Still time to make sense of middle class tax cuts
January 22nd, 2016 - 1:55pm
A tax plan that offers no relief to more than half the country and only benefits those who are already wealthy would have seen Stephen Harper pilloried in the press and coffee shops across the nation, but will Justin Trudeau be given a free ride for doing just that? It’s a question we are about to get an answer to since a study from the Parliamentary Budget Officer (PBO) confirms how critics indicated the ‘middle class’ tax break will really work.
During the brief debate in parliament before the New Year, New Democrats proposed an amendment that would have benefitted twice as many Canadians, but the new government voted that down. Now that the PBO confirms that most Canadians won't receive any benefit whatsoever, will the government be willing to make changes? The study shows that the benefits of the Liberal plan mainly go to the top 30% of income earners with the most money going to the richest 10%. That includes those making $200,000 who will receive the maximum amount under the Liberal plan.
When the tables were turned and the government was in opposition, they took the word of the PBO as gospel truth. It will be interesting to see how they handle their first bad report card from that office. Canadians can only hope that they take the criticism to heart. As I mentioned earlier, it is positive that the government is willing to look at inequity within the tax system, but it cannot be limited to measures that benefit the better off portion of the middle class only.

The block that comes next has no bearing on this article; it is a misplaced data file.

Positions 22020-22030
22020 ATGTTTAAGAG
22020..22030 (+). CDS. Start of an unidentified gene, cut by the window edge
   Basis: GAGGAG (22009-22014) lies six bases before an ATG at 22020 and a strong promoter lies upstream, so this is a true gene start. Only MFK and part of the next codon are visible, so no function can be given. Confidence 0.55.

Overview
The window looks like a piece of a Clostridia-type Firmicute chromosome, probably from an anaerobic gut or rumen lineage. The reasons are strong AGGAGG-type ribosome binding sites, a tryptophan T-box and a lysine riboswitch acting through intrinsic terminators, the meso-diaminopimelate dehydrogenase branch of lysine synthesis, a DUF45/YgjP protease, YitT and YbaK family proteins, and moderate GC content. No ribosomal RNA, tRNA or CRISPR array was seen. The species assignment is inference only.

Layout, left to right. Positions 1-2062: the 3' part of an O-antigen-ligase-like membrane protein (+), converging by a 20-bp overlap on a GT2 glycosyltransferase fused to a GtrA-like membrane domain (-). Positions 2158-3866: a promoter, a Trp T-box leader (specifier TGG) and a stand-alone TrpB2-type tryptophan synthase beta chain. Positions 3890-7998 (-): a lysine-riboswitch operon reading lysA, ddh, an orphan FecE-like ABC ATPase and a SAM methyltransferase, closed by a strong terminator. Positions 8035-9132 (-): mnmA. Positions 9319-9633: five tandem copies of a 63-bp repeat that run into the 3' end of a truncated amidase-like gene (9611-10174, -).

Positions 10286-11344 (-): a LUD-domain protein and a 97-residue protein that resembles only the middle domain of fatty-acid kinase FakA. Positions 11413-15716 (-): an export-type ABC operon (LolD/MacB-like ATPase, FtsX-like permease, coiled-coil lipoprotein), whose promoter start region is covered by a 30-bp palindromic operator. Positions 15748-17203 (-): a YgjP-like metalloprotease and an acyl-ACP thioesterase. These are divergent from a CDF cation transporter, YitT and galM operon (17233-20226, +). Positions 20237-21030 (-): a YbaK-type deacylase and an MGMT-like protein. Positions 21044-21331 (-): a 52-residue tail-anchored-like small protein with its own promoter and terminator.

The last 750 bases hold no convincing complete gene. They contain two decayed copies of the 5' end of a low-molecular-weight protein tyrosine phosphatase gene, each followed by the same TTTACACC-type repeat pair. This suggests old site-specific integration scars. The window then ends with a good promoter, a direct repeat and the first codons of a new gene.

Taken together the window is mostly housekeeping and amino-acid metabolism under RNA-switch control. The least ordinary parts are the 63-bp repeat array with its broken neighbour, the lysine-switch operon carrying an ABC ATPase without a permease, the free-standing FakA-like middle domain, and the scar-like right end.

New Democrats saw the flaw in the plan and came up with a way to make it tackle inequity in a broader sense - and even that would have only scratched the surface of a much larger problem. Now with inflation revving its engine and preparing to put a beating on household budgets in concert with an increasingly destabilized international market and a low dollar, we should all hope that the government doesn’t lean on negatives as excuses for inaction.
The cost of living is shooting through the roof. As I write this five heads of cauliflower cost more than a barrel of oil. People respond to incentives and there is little in the way of incentive for healthy living when the cost of fruit and vegetable soar beyond the budget of lower income Canadians. Add to that the fact that the low cost of crude oil, which is at the root of our declining economic fortunes, is not showing up for consumers at the pumps and it becomes clear that people who are scraping by are not getting any of the breaks at all.
The NDP amendment to the plan would have benefited twice as many Canadians and found money for working class and middle class Canadians who are pinching every penny these days. The government should also consider our proposal to offset the revenues with a small increase to the corporate tax rate. A small increase maintains our competitive advantage and allows those entities benefitting from Canada to contribute a bit more to ensuring its well-being. The good thing is that it's not too late for the government to do the right thing and implement the NDP's tax fairness proposal.